CHAPTER 25 (Part 1)
Memory Lane -- FEBRUARY 2012
The attached message that you will find below, is from my grand nephew Mikey who has been selected with several others to attend college thru a working program (Semester at Sea (SAS) on a Grand Ocean Liner.....the Liner and these kids will be visiting many countries thru out the World including China, Africa, Japan and many others, just to give you a few destinations.....
Recently on their very first visit to the Bahamas six of them were almost kidnapped at gun point, but through the quick thinking of the police in that country, they were located, the kidnapers were hauled off to jail and the group of kids including my nephew, were bought back to their ship, so this trip is not exactly what I would refer to, as merely a "joy ride" but an actual hard working tour of distant lands......
When you read this message from Mikey [his actual words are better than any that I would be able to compose] you will further understand just a few of and some of the responsibilities that these kids [now young men and women] are coping with........Nick ((:0}>
On Feb 14, 2012, at 11:52 AM,
Happy Valentines Day Mikey. I love you! Did you get my cake?
From: Michael To: Mom
Sent: Wed, Feb 15, 2012 6:54 pm Subject: Re: Hi Mikey
Happy Valentines Day! Sorry I just got the email as the internet has been pretty scarce. I got the cake but we're waiting til the night before we get to Cape Town to have it since I wasn't sure if I was going to be eating on the ship or not last night.
So far, I absolutely love Ghana and would definitely come back here for a longer period for more service visits. The orphanage and Tema feed on Monday was unbelievable, and really made everyone appreciate their lives so much more. It really put "starving children in Africa" into a whole new perspective.
When we arrived at the orphanage we were given a tour of the area - the house where the people who work there live, the separate house for kids that live there that they've rescued from child trafficking and slavery from an area in Northern Ghana where its difficult for police to have much control over the situation. From there we had lunch at the home of the people who ran the program and then split up into groups either helping prepare and cook meals for the later Tema feed, painting a house, or helping at the school. Lauren and I and a few others worked at the school and got placed with the kindergartners, who were so happy to see us. They had a song that they sang for us and then we taught them a few songs and games like the hokie pokie, simon says, and then we helped them make valentines cards. After we finished that, school ended and we took them out back to play games, run around, and taught them how to dance to some of our music.
The kids who live in the nearby village took the bus home while the kids who live at the orphanage stayed behind and played more games. Once the group that was cooking for the Tema feed finished packing the 600 meals they prepared, we then hauled them into a truck and then headed to the Tema town nearby.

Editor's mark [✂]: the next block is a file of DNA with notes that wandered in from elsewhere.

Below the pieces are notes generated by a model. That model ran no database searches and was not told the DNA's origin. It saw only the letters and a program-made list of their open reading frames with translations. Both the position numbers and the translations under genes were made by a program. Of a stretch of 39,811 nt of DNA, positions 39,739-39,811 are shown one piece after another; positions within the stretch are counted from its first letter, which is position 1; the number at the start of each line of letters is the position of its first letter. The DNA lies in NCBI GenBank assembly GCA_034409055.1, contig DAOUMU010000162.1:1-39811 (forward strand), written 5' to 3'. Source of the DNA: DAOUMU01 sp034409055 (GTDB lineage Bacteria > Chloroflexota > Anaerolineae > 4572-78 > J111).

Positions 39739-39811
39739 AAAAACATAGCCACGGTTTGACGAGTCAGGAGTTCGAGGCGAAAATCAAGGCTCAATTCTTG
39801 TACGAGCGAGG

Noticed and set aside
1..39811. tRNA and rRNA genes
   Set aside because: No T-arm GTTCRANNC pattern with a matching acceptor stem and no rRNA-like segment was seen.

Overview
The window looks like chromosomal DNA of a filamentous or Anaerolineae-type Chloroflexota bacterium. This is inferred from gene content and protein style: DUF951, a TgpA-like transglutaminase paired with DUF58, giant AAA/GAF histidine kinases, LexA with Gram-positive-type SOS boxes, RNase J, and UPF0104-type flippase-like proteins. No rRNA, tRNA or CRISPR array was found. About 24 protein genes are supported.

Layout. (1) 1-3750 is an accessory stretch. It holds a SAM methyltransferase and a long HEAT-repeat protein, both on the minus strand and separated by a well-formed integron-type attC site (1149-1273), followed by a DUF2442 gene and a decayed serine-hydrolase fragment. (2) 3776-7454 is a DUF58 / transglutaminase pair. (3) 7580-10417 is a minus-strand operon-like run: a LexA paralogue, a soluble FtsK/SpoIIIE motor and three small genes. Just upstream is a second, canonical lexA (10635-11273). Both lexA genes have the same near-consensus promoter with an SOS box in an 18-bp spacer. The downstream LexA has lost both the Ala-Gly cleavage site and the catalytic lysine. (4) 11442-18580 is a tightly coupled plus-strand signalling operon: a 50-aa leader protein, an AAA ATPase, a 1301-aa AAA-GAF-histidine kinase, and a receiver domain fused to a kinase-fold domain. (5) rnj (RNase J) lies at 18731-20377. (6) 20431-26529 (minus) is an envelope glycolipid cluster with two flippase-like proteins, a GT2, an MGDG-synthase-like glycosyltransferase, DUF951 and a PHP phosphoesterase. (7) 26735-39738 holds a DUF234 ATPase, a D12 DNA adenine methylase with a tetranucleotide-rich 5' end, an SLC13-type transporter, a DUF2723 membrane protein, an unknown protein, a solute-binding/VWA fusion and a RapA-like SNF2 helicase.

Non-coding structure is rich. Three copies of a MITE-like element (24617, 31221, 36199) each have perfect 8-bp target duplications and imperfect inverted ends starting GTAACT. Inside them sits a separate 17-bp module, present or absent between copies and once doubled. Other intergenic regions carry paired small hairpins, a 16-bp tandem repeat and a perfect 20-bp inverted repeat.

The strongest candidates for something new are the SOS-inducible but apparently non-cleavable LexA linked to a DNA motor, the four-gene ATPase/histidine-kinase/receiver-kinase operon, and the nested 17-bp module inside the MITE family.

Here was when we really got to see first hand how so many children are starving in Africa. As soon as our bus pulled up we saw over 700 children rush over, ecstatic to see us. We got out of the van and the car with the meals backed into the crowd of people. We first tried passing out the meals and it was mass chaos - the kids were stampeding, trampling, punching, crying, fighting to get to the car and grab a meal. We had to stop shortly after to form a barrier around the car, and calm everyone down. But as soon as we opened the car to give more food out they were still going crazy, and the barrier didn't help. In what seemed like seconds, we ran out of meals and there were still at least 200+ kids that went without a meal. At this point, most of the people in our group were in tears, experiencing how kids are fighting each other just for one simple meal. It was also extremely upsetting to see how many still went without food.
Everyone then had to say goodbye and go back onto the bus back to City of Refuge, almost everyone in tears and pretty much silence the whole bus ride back. Once we arrived back, we had dinner with the families that live at City of Refuge. They made us fried rice, salad, and fried chicken, which was delicious but most of us had zero appetite due to the image that we couldn't get out of our heads of all of the starving kids. We all basically felt guilty for eating, after what we had experienced. We then watched a documentary that a group of NYU students created about city of refuge and child trafficking in Ghana. We then had a chance to ask some questions, then we had to say goodbye to everyone and head back to the ship.
It was honestly my best experience so far on SAS and really hope to do more with volunteering and service visits in other countries- by far the best 50$ I have ever spent in my life. After that day, yesterday we walked around Tema just passing through markets and met a group of Ghanaians. One of them wanted to marry our friend Michelle and her "fiance" wanted me to marry his sister. They offered to show us around all of Ghana, but we had to head back to the ship. Everyone in this country is extremely friendly and willing to help with anything. Today, we took a shuttle to Accra which is the main city in Ghana, but there was not much to see. We went to the "Art center" which was a large area of markets, where we bought a bunch of different African jewelry and artwork. We're not sure what we're doing tomorrow but I will let you know how it goes. I love it here
Love and miss you,